Many of the new technologies available in the security studies field are not employed by any Australia university and represent a significant skills deficit in graduates attempting to enter the industry. The new assessments designed for the BSS program intend to address this shortfall and make BSS graduates the most prepared and desirable candidates across the sector.
Recognition of Prior Learning

Macquarie University may recognise prior formal, informal and non-formal learning for the purpose of granting credit towards, or admission into, a program. The recognition of these forms of learning is enabled by the University’s Recognition of Prior Learning (RPL) Policy (see and its associated Procedures and Guidelines. The RPL pages contain information on how to apply, links to registers, and the approval processes for recognising prior learning for entry or credit.

Information can be found at:

Support for Learning

Macquarie University aspires to be an inclusive and supportive community of learners where all students are given the opportunity to meet their academic and personal goals. The University offers a comprehensive range of free and accessible student support services which include academic advice, counselling and psychological services, advocacy services and welfare advice, careers and employment, disability services and academic skills workshops amongst others. There is also a bulk billing medical service located on campus.

Further information can be found at

Campus Wellbeing contact details:
Phone: +61 2 9850 7497

Program Standards and Quality

The program is subject to an ongoing comprehensive process of quality review in accordance with a pre-determined schedule that complies with the Higher Education Standards Framework. The review is overseen by Macquarie University's peak academic governance body, the Academic Senate and takes into account feedback received from students, staff and external stakeholders.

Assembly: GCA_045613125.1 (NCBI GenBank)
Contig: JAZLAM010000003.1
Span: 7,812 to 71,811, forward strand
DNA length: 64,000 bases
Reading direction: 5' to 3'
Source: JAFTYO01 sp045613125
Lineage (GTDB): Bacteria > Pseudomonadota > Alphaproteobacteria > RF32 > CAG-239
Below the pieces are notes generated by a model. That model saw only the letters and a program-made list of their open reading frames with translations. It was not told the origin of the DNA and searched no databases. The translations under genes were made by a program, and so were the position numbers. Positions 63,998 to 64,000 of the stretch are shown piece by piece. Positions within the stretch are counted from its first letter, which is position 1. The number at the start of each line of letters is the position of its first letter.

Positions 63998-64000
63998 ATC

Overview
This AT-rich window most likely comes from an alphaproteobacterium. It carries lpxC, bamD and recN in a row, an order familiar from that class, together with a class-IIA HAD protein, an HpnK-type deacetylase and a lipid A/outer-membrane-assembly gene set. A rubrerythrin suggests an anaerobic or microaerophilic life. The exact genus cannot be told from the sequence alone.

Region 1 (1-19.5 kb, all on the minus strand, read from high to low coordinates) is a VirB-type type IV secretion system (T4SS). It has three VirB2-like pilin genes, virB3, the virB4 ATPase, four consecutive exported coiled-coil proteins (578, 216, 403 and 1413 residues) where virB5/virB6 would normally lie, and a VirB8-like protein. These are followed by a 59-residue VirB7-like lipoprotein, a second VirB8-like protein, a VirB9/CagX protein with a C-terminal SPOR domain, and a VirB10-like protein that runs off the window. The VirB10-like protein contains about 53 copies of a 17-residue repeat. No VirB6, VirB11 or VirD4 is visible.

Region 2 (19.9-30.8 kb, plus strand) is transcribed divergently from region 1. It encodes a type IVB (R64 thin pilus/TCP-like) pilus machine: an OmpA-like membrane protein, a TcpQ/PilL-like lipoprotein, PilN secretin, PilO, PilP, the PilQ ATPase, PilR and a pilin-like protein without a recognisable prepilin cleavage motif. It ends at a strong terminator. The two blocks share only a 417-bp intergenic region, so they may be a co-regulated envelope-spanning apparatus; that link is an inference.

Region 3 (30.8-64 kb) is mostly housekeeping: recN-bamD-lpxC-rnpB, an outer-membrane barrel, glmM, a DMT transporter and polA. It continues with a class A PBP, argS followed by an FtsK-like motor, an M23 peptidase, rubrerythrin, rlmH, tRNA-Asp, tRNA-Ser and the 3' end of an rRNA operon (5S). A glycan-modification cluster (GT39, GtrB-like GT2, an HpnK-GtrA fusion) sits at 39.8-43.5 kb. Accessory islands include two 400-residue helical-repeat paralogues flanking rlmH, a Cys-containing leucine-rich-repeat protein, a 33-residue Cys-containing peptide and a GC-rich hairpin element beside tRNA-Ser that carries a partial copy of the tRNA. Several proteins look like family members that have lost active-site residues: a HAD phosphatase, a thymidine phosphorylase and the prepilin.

Graduate Destinations and Employability Graduates may find employment across a range of Government agencies and professional bodies, including policing, intelligence, defence, and policy-based institutions and associations. Corporate sector employment opportunities also exist with a boom focus on global interests, particularly where security and offshore assets are involved.
Assessment Regulations

This program is subject to Macquarie University regulations, including but not limited to those specified in the Assessment Policy, Academic Honesty Policy, the Final Examination Policy and relevant University Rules. For all approved University policies, procedures, guidelines and schedules visit

Accreditation This is an Australian Qualifications Framework (AQF) accredited qualification.

Inherent requirements are the essential components of a course or program necessary for a student to successfully achieve the core learning outcomes of a course or program. Students must meet the inherent requirements to complete their Macquarie University course or program.

Inherent requirements for Macquarie University programs fall under the following categories:

Physical: The physical inherent requirement is to have the physical capabilities to safely and effectively perform the activities necessary to undertake the learning activities and achieve the learning outcomes of an award.

Cognition: The inherent requirement for cognition is possessing the intellectual, conceptual, integrative and quantitative capabilities to undertake the learning activities and achieve the learning outcomes of an award.

Communication: The inherent requirement for communication is the capacity to communicate information, thoughts and ideas through a variety of mediums and with a range of audiences.

Behavioural: The behavioural inherent requirement is the capacity to sustain appropriate behaviour over the duration of units of study to engage in activities necessary to undertake the learning activities and achieve the learning outcomes of an award.

For more information see

2019 Unit Information

When offered:
S1 Day
Permission of Executive Dean of Faculty
HSC Chinese, CHN113, CHN148